The absolute absurdity that anyone asks to get raped is completely stunning. There is literally nothing a person can do to ask for a heinous act of violence: not dress a certain way, not identify a certain way, not act a certain way, etc. It should be clear by now that these mentalities don’t serve to protect women; they create boundaries in which we are to live policed by the threat of sexual violence. By telling us we cannot go out late or drink or have any sort of life outside of our homes without the threat of rape, you have effectively removed our humanity. There is no autonomy in following a strict set of standards, lest we risk violence and the label of “asking for it.” The myth that some women asked to be raped means that those “some women” behave/look a certain way, and to avoid being raped, a woman should operate inside the boundaries set out by society. Of course, that does not work. Women are raped regardless of age, race, sexual orientation, or marital status because rape is not an act of desire/sex; rape is an act of violence.
2. Boys Will be Boys
- “Boys will be boys.”
- “Rape is biological.”
- “That’s just the way men are/the world is.”
When the phrase “boys will be boys” is used in regards to sexual violence, it is normalized. That is, it is assumed that every male identifying person is a rapist. Boys will be boys = that’s the way boys are: they rape. I don’t know about you, but I expect a lot more out of humanity than the innate, biological need to rape. Telling me that men cannot control their “desire” for someone, or must expel the fruit of their loins, or have some “point of no return” removes their capacity for logical thought: dick gets hard; brain shuts off. What’s really going on is that a lot of men don’t see women as people. Yes, you read that right. Objectification leads to dehumanization.(And you can’t commit a crime against an object, can you?) The rationale that “men are that way” or “that’s the way the world is” suggests that women are fish in water: that the threat of violence is an immovable, unchangeable part of society, and that women should learn to deal with it (re: protect themselves/follow the rules) instead of trying to change it. I, for one, I am not buying it. Instead, let’s follow the 5 Ways We Can Teach Men Not to Rape by Zerlina Maxwell.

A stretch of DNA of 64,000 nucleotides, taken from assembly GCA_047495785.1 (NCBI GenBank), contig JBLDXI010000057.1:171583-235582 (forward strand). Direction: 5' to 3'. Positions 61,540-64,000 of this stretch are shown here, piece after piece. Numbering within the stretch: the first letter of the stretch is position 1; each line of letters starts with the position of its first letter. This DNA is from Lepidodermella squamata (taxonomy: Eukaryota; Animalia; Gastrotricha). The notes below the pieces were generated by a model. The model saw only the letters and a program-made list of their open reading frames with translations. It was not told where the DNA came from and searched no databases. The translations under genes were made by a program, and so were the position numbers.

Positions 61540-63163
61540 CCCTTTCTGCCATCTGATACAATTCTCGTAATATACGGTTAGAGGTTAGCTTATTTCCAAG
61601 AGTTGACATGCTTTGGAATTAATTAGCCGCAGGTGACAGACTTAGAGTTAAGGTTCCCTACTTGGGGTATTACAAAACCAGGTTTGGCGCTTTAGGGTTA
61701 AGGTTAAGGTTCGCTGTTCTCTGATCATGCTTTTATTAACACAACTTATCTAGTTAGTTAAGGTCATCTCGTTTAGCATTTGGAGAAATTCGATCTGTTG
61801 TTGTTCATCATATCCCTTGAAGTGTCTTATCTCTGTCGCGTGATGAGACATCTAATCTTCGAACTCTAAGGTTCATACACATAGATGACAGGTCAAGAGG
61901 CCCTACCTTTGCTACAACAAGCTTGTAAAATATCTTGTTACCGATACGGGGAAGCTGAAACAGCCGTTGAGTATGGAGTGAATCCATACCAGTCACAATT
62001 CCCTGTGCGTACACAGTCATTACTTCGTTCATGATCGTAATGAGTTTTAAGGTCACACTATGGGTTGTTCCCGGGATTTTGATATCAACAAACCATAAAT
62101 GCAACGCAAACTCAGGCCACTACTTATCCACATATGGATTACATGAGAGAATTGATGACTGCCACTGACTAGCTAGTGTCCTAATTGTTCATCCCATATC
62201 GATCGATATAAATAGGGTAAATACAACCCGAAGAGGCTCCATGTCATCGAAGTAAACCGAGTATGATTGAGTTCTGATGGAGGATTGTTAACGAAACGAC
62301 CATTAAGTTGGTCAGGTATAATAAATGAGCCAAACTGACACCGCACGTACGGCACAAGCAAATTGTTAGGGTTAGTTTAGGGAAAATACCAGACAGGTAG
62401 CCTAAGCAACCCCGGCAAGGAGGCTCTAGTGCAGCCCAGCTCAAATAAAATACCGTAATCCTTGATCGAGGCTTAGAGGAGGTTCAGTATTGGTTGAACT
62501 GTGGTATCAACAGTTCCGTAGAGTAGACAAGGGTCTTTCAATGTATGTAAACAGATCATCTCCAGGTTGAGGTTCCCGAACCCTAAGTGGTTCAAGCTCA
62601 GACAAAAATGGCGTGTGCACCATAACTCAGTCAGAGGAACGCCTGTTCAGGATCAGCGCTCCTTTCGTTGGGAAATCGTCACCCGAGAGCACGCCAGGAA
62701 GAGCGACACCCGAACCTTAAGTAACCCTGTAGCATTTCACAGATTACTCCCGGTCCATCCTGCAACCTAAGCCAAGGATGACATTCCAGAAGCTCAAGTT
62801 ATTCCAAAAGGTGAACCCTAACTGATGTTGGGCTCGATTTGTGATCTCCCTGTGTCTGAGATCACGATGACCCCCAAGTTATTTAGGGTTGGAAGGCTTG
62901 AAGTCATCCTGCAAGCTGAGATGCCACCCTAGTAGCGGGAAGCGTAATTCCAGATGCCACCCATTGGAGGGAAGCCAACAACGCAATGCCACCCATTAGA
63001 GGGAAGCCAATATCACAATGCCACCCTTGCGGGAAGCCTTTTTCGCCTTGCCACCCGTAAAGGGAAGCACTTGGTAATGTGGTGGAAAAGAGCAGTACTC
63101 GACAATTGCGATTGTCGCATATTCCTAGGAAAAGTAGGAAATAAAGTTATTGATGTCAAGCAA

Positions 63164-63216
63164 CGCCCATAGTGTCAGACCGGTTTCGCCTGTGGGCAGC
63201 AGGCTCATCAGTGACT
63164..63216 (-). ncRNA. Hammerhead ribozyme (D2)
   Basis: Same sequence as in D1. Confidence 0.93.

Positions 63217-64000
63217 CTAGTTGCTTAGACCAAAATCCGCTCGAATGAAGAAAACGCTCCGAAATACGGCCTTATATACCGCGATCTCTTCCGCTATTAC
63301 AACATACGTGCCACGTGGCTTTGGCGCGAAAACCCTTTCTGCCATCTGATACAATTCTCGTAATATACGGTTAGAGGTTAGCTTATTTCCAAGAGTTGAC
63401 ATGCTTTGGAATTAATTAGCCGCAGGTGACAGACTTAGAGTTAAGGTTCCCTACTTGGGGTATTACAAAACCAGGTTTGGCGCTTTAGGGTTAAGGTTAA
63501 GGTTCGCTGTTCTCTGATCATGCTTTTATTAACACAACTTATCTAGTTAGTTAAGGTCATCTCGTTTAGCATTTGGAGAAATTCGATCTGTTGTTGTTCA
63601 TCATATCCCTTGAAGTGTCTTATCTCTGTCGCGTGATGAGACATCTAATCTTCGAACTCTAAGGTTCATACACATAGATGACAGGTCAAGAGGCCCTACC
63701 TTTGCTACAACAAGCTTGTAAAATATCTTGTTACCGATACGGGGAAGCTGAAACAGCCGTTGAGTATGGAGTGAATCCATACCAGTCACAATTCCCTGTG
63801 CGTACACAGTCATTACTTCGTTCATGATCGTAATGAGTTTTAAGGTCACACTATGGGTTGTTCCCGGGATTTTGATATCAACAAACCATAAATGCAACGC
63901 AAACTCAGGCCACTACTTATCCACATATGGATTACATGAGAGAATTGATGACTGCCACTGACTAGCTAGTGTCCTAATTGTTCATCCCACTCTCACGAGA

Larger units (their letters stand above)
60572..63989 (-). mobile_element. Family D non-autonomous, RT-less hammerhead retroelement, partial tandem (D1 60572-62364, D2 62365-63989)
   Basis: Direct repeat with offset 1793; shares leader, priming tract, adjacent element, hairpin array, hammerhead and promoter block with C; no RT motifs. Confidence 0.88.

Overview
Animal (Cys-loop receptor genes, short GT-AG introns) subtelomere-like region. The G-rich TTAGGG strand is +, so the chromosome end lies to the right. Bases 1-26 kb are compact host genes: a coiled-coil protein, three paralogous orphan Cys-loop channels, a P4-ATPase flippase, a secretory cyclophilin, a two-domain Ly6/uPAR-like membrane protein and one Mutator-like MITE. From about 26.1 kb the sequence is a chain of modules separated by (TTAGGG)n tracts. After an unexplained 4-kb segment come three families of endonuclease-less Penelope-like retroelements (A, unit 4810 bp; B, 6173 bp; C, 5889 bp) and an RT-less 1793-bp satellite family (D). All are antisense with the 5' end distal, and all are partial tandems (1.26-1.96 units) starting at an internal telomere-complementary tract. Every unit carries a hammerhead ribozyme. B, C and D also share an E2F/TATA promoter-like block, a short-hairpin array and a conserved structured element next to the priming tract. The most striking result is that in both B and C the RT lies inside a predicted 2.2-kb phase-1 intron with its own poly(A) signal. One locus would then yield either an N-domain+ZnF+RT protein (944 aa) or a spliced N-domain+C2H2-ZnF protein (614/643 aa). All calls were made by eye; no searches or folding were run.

1. Victim Blaming
- “She didn’t fight/say anything/say no/yell.”
- “What was she doing there/with that man?”
- “Why didn’t she try to run?”
- “What was she wearing/doing?”
- “Where was she/who was she with?”
How can a rapist ever be at fault if there are always reasons why the victim is to blame? The entirety of this list all adds up to blaming the person who was raped for being the target of a violent crime. One of the most common arguments (behind, of course, the sexy clothing excuse) is that women do not struggle enough, do not say no, or cannot say no. Listen: silence is not a yes; no is not a yes; only yes is a yes. This bullshit about women “saying no when they mean yes” only perpetuates the mentality that some women are asking for it. Sadly, victim blaming is deeply embedded into society; so far, in fact, that it is often used in the most subtle ways and the most disgusting ways. In turn, rapes are under reported and under prosecuted. And when rapes are reported women undergo an invasive examination of their entire lives while their story is speculated on and their experience discredited.
So, if you find yourself or someone you know falling into one of these mentalities about rape and rape survivors, think about the consequences of perpetuating those ideas, and whether they are really creating the kind of world you want to live in.
By Angela Page